Release Date: November 4, 2016
Director: Scott Derrickson
Writers: Jon Spaihts and Scott Derrickson & C. Robert Cargill (written by), Stan Lee and Steve Ditko (comic book)
Stars: Benedict Cumberbatch, Chiwetel Ejiofor, Rachel McAdams, Mads Mikkelsen,
MPAA Rating: PG-13
While Marvel has very clearly found a formula for film success and stuck with it, I’m constantly impressed with the versatility of that formula. While Peter Quill’s hero’s journey feels familiar, Guardians of the Galaxy expanded the Marvel Cinematic Universe by abandoning Earth and exploring deep space. Doctor Strange goes a step further by exploring the idea of a Marvel Cinematic Multiverse. And the cinematic world is much richer for it.
The film centers around Dr. Stephen Strange (Benedict Cumberbatch), a cocky neurosurgeon who lives fast and openly disdains anyone he feels is beneath him (which, it turns out, is pretty much everyone). In what plays like a PSA for the dangers of texting and driving, Strange loses control of his car in the rain while looking at patient case files on his phone. The ensuing accident leaves him with severe nerve damage in his hands, which brings an abrupt end to his surgical career.
Strange is desperate to find a miracle cure. His search leads him to a mysterious temple in Nepal known as Kamar-Taj. There he meets a powerful sorcerer known only as “The Ancient One” (Tilda Swinton) and her disciples, including Mordo (Chiwetel Ejiofor), a fierce ally with a very black-and-white view on morality. The Ancient One takes Strange on as a student, promising him that he will unlock the keys to a mystical universe and, in time, may learn how to heal his hands.
While at Kamar-Taj, Strange learns of an evil faction that splintered off from this group. Led by Kaecilius (Mads Mikkelsen), this group steals pages from an ancient spellbook in order to make contact with a powerful force inside a dark realm. Strange, begrudgingly, finds himself at the center of a battle for Earth’s survival.
While Strange’s story follows a familiar narrative path, the film isn’t shy about exploring the mystical world he enters into. It introduces some heavy sci-fi concepts like astral projections, mirror dimensions and fractures in the space-time continuum. But it introduces these ideas in a casual way that keeps the film from feeling impenetrably dense with jargon and complex theoretical concepts. Having Strange be a cynic who rolls his eyes and makes snarky comments when these concepts are introduced helps him to serve as gentle gateway for the audience to get into these ideas.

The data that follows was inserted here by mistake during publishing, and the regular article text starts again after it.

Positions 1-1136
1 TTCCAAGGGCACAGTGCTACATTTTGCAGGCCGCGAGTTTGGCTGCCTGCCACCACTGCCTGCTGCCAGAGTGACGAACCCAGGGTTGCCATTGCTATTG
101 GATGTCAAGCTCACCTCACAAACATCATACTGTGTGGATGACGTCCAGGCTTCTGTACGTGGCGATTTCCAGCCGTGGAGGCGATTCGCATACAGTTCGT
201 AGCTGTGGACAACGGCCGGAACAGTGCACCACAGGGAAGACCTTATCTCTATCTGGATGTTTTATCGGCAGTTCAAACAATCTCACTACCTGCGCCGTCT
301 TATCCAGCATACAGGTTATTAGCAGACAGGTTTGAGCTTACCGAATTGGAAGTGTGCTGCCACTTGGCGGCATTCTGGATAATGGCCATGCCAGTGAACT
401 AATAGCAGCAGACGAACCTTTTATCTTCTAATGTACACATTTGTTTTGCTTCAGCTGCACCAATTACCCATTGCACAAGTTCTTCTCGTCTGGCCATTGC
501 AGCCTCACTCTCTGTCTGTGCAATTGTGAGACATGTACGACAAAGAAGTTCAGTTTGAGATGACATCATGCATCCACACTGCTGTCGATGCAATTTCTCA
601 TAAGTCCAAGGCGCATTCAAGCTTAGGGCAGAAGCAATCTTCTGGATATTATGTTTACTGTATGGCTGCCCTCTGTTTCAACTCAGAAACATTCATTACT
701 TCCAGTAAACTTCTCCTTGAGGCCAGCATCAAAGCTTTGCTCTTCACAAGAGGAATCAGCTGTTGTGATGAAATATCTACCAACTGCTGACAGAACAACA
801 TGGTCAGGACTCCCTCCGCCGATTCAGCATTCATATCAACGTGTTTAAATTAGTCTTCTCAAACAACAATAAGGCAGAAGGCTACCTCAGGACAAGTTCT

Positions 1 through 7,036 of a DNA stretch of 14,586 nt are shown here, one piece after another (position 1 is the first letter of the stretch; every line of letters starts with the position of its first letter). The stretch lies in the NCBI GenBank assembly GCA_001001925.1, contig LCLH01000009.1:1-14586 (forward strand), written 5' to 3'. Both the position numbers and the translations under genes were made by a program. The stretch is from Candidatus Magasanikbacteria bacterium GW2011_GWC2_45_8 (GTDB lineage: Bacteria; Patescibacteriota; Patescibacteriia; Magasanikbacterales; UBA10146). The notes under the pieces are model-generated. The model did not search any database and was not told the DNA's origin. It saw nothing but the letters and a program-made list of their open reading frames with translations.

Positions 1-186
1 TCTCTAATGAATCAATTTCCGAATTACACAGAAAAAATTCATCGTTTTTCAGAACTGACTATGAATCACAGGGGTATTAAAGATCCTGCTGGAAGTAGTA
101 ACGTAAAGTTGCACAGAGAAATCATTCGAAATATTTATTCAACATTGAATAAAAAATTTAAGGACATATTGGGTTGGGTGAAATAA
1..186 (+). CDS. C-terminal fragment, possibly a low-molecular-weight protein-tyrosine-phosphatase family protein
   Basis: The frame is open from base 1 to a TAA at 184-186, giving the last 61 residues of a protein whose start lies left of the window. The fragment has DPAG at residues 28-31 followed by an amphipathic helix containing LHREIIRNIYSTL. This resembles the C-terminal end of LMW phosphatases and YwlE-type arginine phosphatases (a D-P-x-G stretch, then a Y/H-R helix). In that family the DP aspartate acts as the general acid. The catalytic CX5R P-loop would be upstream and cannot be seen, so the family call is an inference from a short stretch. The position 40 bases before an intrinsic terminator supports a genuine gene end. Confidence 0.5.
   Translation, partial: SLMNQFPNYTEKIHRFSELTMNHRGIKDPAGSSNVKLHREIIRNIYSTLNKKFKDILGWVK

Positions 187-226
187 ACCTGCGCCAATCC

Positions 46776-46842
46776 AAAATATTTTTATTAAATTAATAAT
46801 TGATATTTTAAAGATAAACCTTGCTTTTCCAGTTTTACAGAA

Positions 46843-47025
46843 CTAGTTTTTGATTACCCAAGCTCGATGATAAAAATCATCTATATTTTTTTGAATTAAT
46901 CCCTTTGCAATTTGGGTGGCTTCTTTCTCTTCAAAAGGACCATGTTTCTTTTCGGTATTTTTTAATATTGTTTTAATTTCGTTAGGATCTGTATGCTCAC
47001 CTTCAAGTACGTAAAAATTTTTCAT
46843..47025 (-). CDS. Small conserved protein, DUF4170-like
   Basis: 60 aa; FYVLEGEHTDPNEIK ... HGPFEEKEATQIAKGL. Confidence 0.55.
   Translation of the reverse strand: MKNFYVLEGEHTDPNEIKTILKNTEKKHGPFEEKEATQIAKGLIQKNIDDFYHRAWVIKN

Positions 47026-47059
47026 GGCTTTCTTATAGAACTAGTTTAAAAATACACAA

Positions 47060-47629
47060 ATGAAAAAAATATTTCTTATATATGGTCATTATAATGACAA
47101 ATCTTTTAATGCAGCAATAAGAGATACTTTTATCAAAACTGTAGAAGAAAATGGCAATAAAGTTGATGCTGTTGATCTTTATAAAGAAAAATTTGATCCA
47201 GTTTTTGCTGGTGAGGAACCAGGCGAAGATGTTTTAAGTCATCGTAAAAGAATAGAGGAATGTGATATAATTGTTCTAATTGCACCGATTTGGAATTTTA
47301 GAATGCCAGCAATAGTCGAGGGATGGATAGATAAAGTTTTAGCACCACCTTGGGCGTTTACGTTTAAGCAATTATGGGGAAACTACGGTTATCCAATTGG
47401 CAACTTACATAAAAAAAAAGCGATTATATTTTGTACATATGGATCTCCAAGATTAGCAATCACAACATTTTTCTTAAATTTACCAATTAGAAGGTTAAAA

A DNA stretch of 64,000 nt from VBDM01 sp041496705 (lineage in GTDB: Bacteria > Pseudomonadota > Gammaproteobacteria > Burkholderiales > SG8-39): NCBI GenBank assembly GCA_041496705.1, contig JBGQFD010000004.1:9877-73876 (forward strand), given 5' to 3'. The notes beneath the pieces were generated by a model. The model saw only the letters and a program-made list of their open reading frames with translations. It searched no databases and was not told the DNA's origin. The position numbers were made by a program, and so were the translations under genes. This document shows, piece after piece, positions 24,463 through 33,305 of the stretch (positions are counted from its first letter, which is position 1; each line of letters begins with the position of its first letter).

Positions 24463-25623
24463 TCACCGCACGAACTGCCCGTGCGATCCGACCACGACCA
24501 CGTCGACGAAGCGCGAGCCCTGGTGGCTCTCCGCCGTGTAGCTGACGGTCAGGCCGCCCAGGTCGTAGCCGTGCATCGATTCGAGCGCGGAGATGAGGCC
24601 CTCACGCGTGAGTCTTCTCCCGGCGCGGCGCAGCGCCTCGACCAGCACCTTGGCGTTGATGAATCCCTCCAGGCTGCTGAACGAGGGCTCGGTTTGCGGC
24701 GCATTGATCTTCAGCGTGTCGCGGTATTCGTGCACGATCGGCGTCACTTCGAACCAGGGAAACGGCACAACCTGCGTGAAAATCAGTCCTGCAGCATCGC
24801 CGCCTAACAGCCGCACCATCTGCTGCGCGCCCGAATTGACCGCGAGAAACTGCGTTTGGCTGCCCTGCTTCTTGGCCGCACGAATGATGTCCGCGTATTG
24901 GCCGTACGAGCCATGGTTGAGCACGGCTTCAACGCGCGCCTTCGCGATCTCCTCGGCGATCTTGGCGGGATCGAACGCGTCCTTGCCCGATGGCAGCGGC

Introducing these concepts also gives the film a visual flair that sets it apart from the other films in the Marvel Cinematic Universe. There is a really fantastic fight sequence between two Astral Projections that takes place inside a hospital where one of the characters is being operated on. Characters also move and fold landscapes with their powers in a way that is reminiscent of the dream sequences in Inception. But even the little touches like the bursts of light that appear in front of characters when they are casting spells are fun to look at. It is truly a visually-stunning film.
It’s an exceptionally-well acted one as well. Benedict Cumberbatch’s character isn’t much of a leap from his contemporary portrayal of Sherlock Holmes (though he does have an American accent in this film). It’s a character type he can probably play in his sleep at this point, but it’s one that he’s really great at. He feels like the right choice for Dr. Strange.
Tilda Swinton is also really great as the Ancient One. She has an otherworldly look to her and she manages to make a very stoic character feel full of life, like there’s constantly something happening just beneath the surface. Mads Mikkelsen also gives the film a compelling adversary, even though, like most MCU villains, the character feels underwritten. Luckily, Mikkelsen is able to make the most of every gesture or scowl, making Kaecilius rise above what’s on the page.
However, for me, the person who steals the film is Chiwetel Ejiofor. He plays Mordo with such conviction and quiet intensity that I found myself fascinated with him every time he appeared on screen. I liked the character so much that I found myself wishing the film would just shift its focus to him instead. Dr. Strange is a fun character, but Ejifor’s Mordo is riveting.
As great as the visuals and the acting are, there were times that the writing felt a bit off. As I mentioned, Kaecilius feels like the latest in a string of underdeveloped MCU villains. Strange’s story arc also feels rushed in certain points, particularly in his transition from self-absorbed egomaniac to selfless hero. The character growth just happens without really feeling earned. Also, while the film managed to find a new twist on it, the climax revolved, once again, around a massive glowing sky threat, which is feeling incredibly played out at this point.
Still, while there are a few hiccups in the writing, overall I really like the story and the overall tone of the film. And the acting and visuals are top notch. It’s a fun addition to the MCU canon, one that adds a lot of new storytelling potential.
Written by Joel Murphy. He loves pugs, hates Jimmy Fallon and has an irrational fear of robots. You can contact Joel at firstname.lastname@example.org